Robin Thicke’s controversial chart-topper "Blurred Lines" has been banned in around 20 universities for its sexist lyrics and connotations of rape.
Student unions across the UK have stopped DJs from playing the US singer’s track, which hit number one in 14 countries last summer.
Leeds, Nottingham, Anglia Ruskin, Brighton, Birmingham and Kingston are among universities to have imposed a full ban recently, while several other institutions are contemplating following their lead.
The University College London Union and the University of London Union have also banned the song.
The University of Edinburgh was one of the first to shun the song as part of their ‘End Rape Culture and Lad Banter on Campus’ policy to shut down "myths and stereotypes around sexual violence" and safeguard female students.
Kirsty Haigh, vice president of Edinburgh’s Students’ Association said: “The decision to ban "Blurred Lines" from our venues has been taken as it promotes an unhealthy attitude towards sex and consent’.
Brunel has temporarily barred the song from its airwaves and Exeter students have voted for it to be criticised but not censored.
“A song that implies a woman is ‘an animal’ who ‘wants it’ because of the way she is dressed is not acceptable,” a statement from Exeter’s Students’ Guild read. “The language within the lyrics and the images within the promotional video are utterly degrading to the female subject. Any song that expresses an author’s frustration at ‘being sick of blurred lines’ is beyond unacceptable."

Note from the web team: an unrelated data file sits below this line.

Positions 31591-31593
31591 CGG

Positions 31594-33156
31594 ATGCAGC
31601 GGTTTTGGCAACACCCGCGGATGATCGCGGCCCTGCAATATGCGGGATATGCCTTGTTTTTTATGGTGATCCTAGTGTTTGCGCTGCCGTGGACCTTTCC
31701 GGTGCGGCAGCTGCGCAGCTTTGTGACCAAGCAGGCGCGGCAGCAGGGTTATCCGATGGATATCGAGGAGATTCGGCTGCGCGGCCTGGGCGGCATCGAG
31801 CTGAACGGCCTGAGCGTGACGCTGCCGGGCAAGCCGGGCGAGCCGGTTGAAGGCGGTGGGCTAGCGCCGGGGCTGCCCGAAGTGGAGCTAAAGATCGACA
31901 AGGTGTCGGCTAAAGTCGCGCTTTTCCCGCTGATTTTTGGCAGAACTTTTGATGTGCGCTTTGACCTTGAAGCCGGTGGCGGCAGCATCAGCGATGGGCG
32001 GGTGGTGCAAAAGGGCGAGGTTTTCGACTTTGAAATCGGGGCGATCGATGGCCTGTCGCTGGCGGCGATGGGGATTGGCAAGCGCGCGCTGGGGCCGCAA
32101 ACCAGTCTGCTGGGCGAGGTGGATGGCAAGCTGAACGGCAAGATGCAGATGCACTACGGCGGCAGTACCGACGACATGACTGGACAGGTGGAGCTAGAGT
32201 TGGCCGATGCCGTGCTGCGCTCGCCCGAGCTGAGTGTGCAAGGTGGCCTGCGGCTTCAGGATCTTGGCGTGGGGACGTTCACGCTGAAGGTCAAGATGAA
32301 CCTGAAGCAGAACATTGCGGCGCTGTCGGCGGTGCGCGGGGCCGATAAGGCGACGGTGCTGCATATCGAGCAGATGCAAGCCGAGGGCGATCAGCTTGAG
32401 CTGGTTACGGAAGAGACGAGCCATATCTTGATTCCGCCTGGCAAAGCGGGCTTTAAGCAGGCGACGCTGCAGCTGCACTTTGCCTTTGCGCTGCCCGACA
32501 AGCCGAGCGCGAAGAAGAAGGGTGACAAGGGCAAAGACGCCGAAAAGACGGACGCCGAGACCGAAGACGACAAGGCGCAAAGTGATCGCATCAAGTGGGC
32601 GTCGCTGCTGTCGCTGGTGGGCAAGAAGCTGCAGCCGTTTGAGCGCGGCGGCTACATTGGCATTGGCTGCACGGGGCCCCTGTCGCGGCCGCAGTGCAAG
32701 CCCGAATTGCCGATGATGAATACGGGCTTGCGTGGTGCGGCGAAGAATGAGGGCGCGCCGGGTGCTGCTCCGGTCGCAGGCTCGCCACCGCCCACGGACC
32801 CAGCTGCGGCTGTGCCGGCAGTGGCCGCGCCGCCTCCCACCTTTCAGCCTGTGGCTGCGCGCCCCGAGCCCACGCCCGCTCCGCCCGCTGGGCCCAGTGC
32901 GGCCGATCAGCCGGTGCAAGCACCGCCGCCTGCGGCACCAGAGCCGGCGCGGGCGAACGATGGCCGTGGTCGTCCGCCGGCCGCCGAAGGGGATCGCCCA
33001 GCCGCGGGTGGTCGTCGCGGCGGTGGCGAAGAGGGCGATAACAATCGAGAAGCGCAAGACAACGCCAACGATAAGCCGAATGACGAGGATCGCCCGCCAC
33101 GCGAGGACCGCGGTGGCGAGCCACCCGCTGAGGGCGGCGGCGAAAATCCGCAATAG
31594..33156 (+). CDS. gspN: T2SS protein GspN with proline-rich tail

Coventry University has yet to impose a full ban but has confirmed it is taking all comments from students seriously.
Other universities to have banned the single include Derby, West Scotland, Chester, Brighton and Gloucestershire.
Thicke has defended "Blurred Lines", the video for which features topless women dancing around seductively as he sings "I’ll give you something big enough to tear your ass in two".
Believing his song to be acceptable as all male collaborators are “happily married with children”, Thicke has denied accusations of rape connotations, deeming them "ridiculous".
Speaking on The Today Show, the 36-year old explained that his song was intended “to stir conversation, to make us talk about what’s important and what the relationship between men and women is”.
“If you listen to the lyrics it says ‘That man is not your maker’ - it’s actually a feminist movement within itself,” he argued.
Feminist blog The Vagenda has slammed the video, branding it “an orgy of female objectification” while The Daily Beast’s Tricia Romano criticised the line ‘I know you want it’.
“Call me a cynic, but that phrase does not exactly encompass the notion of consent in sexual activity. Seriously, this song is disgusting - though admittedly very catchy,” she said.